WASHINGTON – Shell Oil Company and other Shell affiliates have agreed to pay the United States $2.2 million to resolve claims that the companies violated the False Claims Act by knowingly underpaying royalties owed on natural gas produced from federal leases, the Justice Department announced today. Shell Oil Company is the U.S.-based subsidiary of Royal Dutch Shell, a multinational oil company, and is a leading producer of oil and natural gas.
Congress has authorized federal and Indian lands to be leased for the production of natural gas in exchange for the payment of royalties on the value of the gas that is produced. Each month companies are required to report to the U.S. Department of the Interior (DOI) the amount of royalty that is due. This settlement resolves claims by the United States that the Shell defendants improperly deducted from royalty values the cost of boosting gas up to pipeline pressures, and improperly reported processed gas as unprocessed gas to reduce royalty payments.
In June 2003, Shell paid $56 million to settle claims that it knowingly underpaid royalties related to natural gas and natural gas liquids produced from federal lands located in the Gulf of Mexico. Today’s settlement resolves claims related to Shell’s on-shore federal leases.
“Natural gas is a non-renewable resource. When the United States allows companies to remove gas from public lands that belong to all of us, we must require those companies to pay all of the royalties they owe, because those funds support important federal programs from which we all benefit,” said Tony West, Assistant Attorney General for the Civil Division of the Department of Justice. “Through cases like this, we are keeping our commitment to protect public lands and the valuable resources they contain."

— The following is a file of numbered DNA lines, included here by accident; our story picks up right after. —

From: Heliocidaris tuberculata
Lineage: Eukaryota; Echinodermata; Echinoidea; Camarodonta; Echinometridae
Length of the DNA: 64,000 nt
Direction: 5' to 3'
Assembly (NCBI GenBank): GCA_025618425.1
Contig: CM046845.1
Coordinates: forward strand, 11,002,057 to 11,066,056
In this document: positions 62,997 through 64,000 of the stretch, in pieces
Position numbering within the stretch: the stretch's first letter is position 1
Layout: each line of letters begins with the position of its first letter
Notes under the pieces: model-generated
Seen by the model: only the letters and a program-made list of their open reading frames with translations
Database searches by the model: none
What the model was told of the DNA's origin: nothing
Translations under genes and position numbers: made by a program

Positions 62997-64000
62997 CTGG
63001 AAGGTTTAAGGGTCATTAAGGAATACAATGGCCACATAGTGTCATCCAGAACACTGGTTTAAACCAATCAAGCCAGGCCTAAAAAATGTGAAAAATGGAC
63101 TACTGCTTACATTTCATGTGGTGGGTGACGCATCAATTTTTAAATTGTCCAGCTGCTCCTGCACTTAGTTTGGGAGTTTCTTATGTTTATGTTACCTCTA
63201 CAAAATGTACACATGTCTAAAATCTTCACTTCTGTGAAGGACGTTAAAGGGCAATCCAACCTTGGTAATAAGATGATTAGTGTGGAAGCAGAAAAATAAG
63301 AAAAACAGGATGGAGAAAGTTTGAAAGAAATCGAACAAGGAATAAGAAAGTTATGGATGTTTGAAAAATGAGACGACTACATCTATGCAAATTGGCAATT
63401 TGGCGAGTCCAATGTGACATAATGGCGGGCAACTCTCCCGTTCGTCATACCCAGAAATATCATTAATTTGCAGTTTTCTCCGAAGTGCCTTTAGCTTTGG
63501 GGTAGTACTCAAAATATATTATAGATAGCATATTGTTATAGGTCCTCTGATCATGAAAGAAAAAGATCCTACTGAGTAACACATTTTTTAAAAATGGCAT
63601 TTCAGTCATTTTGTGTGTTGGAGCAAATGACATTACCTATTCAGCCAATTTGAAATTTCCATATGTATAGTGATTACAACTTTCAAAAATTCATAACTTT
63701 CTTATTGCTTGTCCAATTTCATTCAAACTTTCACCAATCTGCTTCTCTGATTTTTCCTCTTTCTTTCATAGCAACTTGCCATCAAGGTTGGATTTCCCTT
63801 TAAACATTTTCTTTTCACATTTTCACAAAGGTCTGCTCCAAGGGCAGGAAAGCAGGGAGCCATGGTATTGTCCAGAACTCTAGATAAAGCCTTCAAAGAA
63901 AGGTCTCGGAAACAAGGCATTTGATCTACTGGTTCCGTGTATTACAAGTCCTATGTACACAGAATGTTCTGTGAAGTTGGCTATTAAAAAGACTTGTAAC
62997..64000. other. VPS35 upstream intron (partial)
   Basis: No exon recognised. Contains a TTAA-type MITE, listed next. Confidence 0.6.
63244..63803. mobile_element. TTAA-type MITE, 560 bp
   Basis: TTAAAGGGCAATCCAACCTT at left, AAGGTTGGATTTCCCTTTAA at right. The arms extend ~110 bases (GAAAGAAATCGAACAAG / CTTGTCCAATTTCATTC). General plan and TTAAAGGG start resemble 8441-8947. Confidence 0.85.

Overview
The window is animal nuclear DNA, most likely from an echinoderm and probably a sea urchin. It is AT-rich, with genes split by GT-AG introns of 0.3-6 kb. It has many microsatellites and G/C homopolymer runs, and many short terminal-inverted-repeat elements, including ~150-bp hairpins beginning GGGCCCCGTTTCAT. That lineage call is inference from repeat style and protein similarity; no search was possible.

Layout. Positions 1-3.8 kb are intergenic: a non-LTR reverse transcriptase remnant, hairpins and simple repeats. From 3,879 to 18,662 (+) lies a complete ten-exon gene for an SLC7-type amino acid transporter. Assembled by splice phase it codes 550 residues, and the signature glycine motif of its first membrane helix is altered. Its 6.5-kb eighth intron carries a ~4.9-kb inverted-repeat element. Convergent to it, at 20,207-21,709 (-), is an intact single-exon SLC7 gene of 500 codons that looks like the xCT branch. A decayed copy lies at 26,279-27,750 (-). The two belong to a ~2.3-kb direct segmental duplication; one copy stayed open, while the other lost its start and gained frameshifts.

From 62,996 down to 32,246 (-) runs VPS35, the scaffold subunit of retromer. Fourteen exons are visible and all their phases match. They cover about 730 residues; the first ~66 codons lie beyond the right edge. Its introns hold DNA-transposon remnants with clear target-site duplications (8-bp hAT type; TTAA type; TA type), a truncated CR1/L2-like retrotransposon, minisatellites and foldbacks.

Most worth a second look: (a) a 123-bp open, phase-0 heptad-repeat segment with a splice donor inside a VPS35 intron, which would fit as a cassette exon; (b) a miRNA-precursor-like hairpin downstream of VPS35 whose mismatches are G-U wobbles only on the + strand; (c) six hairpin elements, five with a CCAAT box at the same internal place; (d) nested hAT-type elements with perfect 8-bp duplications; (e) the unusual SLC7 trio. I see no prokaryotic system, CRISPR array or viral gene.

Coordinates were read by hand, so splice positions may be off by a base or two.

“We are required to ensure that energy companies accurately report production and pay the required royalties,” said Chris Henderson, Acting Assistant Secretary for the DOI’s Office of Policy, Management and Budget. “We will continue to pursue any case where companies do not follow the rules.”
Today’s settlement arises from a lawsuit filed by Harrold Wright under the False Claims Act. Under the qui tam, or whistleblower, provisions of the act, private citizens may file actions on behalf of the United States and share in any recovery. Because Mr. Wright is deceased, his heirs will receive $572,000 as their share of the settlements. The United States intervened against Shell for the purpose of completing this settlement, and had previously intervened as to the claims settled in 2003, but had otherwise declined to intervene in the allegations against Shell. The Justice Department previously intervened against several other defendants in the Wright lawsuit. Total settlements in the case to date exceed $233 million.
The investigation and settlement of this matter was jointly handled by the Justice Department’s Civil Division and the U.S. Attorney for the Eastern District of Texas, with assistance from the Department of the Interior’s Office of Natural Resources Revenue, Office of the Solicitor and Office of the Inspector General.
The case is U.S. ex rel. Wright v. Chevron USA, Inc. et al., 5:03-CV-264 (E.D. Tex.) .